A Peek Behind the Scenes with Peter Lindbergh and Amber Valletta

A Peek Behind the Scenes with Peter Lindbergh and Amber Valletta

Peter Lindbergh is one of my all-time favorite photographers. I often refer to his work for inspiration not only for the technique but for the amazing beauty that exudes from his work. Not too long ago I found this little clip of Peter shooting Amber Valletta (a legend in her own right) for Vogue Italia. What I've found interesting about this video is the level of production that goes into a shoot like this, when the final image appears so effortless. Not only did he set up a gigantic box of blackout fabric (kind of his signature thing), but there are lights, fans, flags, nets; he basically brought a studio to the beach.  The lesson I learned from this video? Nothing is as easy as it looks.


Log in or register to post comments

Too many gear, a huge team. And the results aren't so impressing to be honest!

one b-dish, fan and a 2k is too many gear!? lol

if you saw the result in the magazine you will knew, that the whole concept of this shoot is too show gear and set! another lol.

and the results are great because its his style, its recognisable and it fits the clothes (don`t forget its fashion mag we`re talking about. who cares if the pictures are your taste or not, they do the job for Vogue! btw, what job have you done for Vogue? painful lol)
so if you actually thought about this shoot a little bit - than you knew, that the results are impressive. the team is great! and the gear is right.

I'm really sorry to say that, but my friend all of what you said up there is really just empty.

I don't like the photos. However, the way to judge them is to think of how they fit in socially within the fashion photography scene. Lower level fashion shooters always try to make things too perfect (over-retouched, over-styled etc) while at the same time only having access to shoestring budgets. The combination of trying too hard with inadequate resources is exactly what makes them pretentious. Lindbergh is making an avant-garde attack on both of those things. In his pictures, fashion is about "ease." He's announcing that he's higher tier by showing that he has a pretty good budget (excessive gear etc) and still doesn't care about making things look too perfect. He's relaxed and does what he wants which is A.K.A. unpretentious. Do I like the photos?.... No. But I wouldn't consider them to be empty. The social message they are sending is to a small audience that understands it without needing it to be explained.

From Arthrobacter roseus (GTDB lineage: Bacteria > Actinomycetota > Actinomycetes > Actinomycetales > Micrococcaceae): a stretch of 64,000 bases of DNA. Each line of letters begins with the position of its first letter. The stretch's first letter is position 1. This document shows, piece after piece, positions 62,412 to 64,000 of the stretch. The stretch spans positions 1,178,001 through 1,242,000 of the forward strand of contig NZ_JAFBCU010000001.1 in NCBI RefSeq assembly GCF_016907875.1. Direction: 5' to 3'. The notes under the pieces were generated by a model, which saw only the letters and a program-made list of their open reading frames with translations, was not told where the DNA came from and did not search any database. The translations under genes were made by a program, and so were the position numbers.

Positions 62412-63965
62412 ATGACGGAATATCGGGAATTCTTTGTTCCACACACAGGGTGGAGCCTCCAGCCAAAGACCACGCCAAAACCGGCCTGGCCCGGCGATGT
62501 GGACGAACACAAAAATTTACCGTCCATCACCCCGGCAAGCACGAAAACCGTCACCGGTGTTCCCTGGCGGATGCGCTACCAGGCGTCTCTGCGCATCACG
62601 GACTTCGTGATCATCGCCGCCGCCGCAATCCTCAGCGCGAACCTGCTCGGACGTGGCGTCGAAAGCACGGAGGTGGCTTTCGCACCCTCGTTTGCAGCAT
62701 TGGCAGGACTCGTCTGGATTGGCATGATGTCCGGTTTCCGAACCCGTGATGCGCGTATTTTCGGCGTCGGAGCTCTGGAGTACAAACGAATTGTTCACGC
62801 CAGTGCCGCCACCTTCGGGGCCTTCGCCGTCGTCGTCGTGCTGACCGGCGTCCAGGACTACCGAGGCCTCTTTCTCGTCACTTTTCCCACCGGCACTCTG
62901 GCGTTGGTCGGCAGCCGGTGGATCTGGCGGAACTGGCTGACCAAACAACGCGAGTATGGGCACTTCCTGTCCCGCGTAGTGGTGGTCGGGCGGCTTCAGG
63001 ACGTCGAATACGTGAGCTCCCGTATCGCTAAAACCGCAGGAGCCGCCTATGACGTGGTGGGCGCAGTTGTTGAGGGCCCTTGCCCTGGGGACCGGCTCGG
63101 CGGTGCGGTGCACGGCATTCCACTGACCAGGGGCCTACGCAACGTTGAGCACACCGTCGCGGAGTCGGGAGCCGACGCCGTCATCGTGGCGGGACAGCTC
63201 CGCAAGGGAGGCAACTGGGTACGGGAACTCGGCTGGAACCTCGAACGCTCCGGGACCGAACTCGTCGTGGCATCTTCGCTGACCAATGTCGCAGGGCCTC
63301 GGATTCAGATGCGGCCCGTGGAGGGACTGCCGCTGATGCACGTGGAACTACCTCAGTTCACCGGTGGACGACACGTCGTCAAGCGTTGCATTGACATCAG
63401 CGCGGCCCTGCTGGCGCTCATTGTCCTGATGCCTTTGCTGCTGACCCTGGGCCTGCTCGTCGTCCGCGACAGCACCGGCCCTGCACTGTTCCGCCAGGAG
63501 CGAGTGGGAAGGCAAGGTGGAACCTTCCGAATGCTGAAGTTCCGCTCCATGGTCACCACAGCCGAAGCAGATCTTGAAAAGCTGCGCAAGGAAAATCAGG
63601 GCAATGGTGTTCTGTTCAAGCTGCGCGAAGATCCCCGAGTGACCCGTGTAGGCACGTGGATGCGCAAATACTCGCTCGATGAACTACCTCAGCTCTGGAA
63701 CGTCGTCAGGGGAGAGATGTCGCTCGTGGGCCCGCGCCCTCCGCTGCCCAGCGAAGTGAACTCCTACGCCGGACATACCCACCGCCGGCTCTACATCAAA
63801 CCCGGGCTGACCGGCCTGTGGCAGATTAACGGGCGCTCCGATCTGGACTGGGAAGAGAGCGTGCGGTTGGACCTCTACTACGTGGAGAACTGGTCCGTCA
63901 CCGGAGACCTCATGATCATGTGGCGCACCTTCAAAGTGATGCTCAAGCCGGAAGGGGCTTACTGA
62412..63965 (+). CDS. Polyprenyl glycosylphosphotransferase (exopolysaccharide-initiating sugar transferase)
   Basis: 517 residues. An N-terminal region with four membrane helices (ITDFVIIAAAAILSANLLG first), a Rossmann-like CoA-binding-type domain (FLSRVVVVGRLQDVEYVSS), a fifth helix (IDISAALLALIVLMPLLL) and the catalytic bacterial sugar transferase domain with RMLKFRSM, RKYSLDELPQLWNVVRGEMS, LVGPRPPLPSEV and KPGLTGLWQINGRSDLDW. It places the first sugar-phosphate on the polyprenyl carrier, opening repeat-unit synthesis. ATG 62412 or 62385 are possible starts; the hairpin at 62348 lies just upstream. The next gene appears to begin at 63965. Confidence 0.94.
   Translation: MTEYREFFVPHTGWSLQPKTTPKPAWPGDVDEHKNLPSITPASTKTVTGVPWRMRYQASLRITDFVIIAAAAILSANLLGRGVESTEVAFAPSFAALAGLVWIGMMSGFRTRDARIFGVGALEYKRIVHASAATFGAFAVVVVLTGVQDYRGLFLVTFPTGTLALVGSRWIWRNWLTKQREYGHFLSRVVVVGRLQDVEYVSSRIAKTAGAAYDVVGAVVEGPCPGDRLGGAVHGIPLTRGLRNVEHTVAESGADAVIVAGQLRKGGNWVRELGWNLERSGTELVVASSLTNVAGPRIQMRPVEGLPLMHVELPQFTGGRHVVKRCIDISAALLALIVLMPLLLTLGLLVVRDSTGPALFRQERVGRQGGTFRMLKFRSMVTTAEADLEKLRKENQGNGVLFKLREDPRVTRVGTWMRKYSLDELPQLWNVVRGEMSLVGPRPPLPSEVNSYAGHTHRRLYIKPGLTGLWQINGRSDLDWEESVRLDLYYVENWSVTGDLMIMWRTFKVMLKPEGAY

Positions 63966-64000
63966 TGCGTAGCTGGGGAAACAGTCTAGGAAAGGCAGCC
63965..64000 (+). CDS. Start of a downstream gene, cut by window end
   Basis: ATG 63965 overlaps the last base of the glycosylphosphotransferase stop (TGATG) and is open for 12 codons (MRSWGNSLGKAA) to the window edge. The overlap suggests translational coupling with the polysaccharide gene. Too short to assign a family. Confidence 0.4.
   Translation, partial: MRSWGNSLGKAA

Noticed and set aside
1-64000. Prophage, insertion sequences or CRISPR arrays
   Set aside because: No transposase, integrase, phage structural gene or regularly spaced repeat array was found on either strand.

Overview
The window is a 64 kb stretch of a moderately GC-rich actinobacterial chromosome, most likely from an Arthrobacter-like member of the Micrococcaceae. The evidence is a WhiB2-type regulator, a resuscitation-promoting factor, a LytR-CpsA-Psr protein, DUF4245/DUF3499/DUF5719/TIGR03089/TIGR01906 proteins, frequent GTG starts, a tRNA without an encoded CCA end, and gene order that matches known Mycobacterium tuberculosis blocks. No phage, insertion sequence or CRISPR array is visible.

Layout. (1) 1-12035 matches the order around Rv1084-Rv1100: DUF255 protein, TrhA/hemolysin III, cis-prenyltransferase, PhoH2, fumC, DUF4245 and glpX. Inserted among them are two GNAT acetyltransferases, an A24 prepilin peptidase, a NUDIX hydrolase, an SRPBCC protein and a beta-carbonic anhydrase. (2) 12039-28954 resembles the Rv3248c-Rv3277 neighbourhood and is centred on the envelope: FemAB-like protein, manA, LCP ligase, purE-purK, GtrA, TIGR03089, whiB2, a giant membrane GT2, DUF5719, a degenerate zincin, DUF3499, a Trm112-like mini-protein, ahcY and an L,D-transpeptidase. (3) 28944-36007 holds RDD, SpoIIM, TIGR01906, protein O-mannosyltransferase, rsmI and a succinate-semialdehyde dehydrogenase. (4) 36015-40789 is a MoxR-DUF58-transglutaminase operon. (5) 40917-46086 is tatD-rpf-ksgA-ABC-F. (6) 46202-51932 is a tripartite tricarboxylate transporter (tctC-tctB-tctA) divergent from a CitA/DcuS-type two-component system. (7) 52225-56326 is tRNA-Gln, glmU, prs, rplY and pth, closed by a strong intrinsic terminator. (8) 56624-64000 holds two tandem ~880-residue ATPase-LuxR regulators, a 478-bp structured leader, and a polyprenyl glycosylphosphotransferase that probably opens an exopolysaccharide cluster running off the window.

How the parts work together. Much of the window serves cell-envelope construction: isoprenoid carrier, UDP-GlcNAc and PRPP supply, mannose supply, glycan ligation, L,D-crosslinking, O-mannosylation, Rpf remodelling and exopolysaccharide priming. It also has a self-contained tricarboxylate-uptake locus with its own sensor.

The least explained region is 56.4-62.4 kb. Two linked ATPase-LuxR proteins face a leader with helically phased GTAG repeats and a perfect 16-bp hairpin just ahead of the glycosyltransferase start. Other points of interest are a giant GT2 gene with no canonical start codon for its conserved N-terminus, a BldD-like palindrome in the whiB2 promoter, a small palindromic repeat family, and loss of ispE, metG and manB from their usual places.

I think you understood what I said wrong, I didn't say the "photos" are empty. I literally said that what "Tim Gallo" was attacking with and said is absolutely empty talk.

And if you really read what I said, none say anything about the "quality" of the photos whatsoever, I said that they aren't so impressing.

Hi Ihab,

I totally understand... You didn't say that the photos were empty but that Tim's talk was empty. I was trying to show that his talk might be more intuitive than empty.

Well for me I'd say that I could never value a person's opinion when they talk with his attitude. I understand what you are trying to say, but I made my point clear.

"I don't like the photos. However, the way to judge them is to think of how they fit in socially within the fashion photography scene." I don't understand that point of view, actually. There is a lot of expensive and cheap whine out by me, and the standard of quality - even by the wineries themselves - is, "if you like it, it's good."

If that's the case, then redneck wine-tasters are equivalent to connoisseurs.

Yes. They are.

Agreed I was just saying to myself how all that really was not needed. I

Yea exactly!

sometimes you just gotta impress the client.... with gear and your production.

Hahaa, yea I guess!

Im agree!!!

I was not really impressed by those photos at all

and this is and article because.....?

dear Rich, why don`t you put some other stuff from this shoot?

Here are photost from this shoot:
and still, I dont get it :/. But maybe because this is not my style.

OH my, some of those are nasty and the model looks hung over!